What is Gray Rape?
Unique to recent times, including in association with proms, is a new term that has emerged in the category of sexual assaults, that being “gray rape.” According to an article in Cosmopolitan, this version of rape involves doubts in the mind of the possible victim, who was an unwilling participant in an act involving sexual penetration but who also feels he or she wasn’t forceful enough in expressing his or her lack of desire to have sex. 

Many experts have dubbed a common type of lifestyle among many of today’s youth as a “hookup culture,” according to the article. Experts say gray rape is a consequence of this culture in which there is excessive flirting, partying, alcohol consumption, drug usage and the prevailing idea that females can be as enthusiastic and aggressive about sex as males.

The U.S. Department of Justice has this to say about gray rape:

  • The odds that a woman will be raped during a five-year college career are one in five. 

  • Approximately nine out of 10 of those times, the victim will know the perpetrator.

  • Female victims of rape are assaulted by someone they know – whether an acquaintance, a random hookup, or a date – about 62 percent of the time.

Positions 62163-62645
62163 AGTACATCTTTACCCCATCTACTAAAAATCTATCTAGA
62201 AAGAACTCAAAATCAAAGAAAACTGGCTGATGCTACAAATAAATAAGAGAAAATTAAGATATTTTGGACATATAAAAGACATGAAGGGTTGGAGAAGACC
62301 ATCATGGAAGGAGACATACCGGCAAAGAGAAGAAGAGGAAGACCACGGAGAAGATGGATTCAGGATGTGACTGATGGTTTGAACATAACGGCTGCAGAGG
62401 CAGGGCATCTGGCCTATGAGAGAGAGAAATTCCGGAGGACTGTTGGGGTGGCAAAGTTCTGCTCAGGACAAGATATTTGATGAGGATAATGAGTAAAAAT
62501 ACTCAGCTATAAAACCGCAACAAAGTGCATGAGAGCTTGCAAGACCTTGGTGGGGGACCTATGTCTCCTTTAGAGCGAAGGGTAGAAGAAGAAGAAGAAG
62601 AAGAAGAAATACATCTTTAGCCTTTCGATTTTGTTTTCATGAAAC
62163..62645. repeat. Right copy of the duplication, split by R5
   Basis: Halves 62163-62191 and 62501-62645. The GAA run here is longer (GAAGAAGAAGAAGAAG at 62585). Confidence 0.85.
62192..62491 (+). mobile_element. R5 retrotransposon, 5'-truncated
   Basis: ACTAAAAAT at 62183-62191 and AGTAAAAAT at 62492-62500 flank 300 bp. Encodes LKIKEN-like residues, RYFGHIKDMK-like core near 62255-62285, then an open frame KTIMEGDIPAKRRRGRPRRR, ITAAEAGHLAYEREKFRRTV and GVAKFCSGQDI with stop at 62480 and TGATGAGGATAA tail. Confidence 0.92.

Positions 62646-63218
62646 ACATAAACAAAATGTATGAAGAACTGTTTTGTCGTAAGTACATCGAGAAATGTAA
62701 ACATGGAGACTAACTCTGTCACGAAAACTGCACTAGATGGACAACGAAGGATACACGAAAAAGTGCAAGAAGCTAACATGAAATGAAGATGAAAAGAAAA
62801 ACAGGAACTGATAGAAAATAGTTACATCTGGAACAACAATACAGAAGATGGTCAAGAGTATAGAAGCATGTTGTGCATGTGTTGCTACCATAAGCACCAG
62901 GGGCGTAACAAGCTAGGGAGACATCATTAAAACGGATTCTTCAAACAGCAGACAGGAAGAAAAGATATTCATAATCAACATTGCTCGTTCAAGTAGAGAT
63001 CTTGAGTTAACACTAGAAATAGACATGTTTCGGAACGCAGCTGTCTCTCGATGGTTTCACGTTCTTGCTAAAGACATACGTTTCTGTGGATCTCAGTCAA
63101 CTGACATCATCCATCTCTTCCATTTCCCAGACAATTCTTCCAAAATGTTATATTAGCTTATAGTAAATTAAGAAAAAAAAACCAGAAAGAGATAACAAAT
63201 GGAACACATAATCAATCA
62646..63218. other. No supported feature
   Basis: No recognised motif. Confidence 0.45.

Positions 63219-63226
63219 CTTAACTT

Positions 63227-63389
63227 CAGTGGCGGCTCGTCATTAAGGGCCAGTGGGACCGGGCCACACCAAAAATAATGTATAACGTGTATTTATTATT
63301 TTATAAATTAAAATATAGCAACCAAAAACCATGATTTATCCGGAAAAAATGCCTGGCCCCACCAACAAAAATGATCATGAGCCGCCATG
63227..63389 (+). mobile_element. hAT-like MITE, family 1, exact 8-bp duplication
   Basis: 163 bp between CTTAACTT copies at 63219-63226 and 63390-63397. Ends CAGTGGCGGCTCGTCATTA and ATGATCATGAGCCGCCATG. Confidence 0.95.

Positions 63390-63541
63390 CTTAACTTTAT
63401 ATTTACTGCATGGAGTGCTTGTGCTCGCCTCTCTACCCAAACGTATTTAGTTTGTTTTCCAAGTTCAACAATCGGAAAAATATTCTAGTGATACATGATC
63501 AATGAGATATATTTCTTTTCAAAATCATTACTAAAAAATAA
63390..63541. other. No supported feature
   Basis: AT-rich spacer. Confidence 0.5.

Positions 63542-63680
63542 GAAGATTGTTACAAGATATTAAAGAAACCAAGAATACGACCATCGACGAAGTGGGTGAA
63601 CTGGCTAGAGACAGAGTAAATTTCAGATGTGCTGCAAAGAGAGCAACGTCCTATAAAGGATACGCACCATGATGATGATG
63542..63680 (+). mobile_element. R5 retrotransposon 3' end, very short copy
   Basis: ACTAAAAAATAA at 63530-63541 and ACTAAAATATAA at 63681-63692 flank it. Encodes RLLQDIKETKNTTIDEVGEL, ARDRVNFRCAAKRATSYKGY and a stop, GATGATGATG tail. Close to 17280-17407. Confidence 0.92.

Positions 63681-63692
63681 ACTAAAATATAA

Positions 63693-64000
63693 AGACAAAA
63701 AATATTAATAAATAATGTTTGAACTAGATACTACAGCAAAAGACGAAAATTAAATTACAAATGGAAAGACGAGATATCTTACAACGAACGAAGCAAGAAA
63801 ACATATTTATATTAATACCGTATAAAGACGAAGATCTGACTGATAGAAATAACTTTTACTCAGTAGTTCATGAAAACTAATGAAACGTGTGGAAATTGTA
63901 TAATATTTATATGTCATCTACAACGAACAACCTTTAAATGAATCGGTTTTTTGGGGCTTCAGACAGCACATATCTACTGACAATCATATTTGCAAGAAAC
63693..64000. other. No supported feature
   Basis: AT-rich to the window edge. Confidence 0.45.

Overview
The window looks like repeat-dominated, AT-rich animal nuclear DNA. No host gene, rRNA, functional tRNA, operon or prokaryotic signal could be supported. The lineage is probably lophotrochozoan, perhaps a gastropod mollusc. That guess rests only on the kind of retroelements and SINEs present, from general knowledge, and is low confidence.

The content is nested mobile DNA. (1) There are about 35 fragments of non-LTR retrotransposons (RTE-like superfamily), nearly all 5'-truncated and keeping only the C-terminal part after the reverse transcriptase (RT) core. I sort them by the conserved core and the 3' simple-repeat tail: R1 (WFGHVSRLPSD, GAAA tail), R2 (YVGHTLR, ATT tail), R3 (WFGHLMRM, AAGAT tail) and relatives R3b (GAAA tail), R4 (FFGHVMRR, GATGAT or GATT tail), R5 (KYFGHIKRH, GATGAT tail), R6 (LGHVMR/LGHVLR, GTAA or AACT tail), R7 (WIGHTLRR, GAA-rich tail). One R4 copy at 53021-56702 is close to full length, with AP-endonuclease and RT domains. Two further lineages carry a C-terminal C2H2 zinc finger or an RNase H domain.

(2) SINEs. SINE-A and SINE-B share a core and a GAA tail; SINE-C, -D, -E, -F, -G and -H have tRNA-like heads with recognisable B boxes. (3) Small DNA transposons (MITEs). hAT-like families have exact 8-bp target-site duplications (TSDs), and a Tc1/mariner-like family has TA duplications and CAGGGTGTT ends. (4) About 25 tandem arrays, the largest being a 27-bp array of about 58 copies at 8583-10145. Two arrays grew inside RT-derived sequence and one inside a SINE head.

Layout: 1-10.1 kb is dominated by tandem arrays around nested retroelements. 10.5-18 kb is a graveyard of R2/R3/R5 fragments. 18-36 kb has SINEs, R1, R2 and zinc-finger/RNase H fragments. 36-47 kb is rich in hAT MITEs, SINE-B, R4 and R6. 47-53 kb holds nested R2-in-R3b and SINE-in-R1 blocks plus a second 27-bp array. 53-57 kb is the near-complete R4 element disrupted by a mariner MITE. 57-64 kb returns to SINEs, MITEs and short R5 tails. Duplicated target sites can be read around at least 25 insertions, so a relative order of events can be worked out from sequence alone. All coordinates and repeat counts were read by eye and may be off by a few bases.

• About half of all rape victims don’t call the incident rape.


The fact that there is such a thing as gray rape is evidence that young people today may be unaware when they are either a victim of rape or guilty of rape.

Date Rape Prevention
Young people who date, whether prom night or any other time, can reduce their risk of being a victim of date rape by taking the following steps, which are suggested by the Resource Center for Adolescent Pregnancy Prevention (ReCAPP):

  • Understand what date rape is.

  • Identify specific behaviors exhibited by potential perpetrators, as a way of reducing risk. 

  • Execute tactics to reduce the risk of date rape (i.e. eliminate alcohol or drug consumption, police drinks and food to reduce risk of exposure to date rate drugs, etc).

About the Writer

Stephanie McHugh

Contributing Writer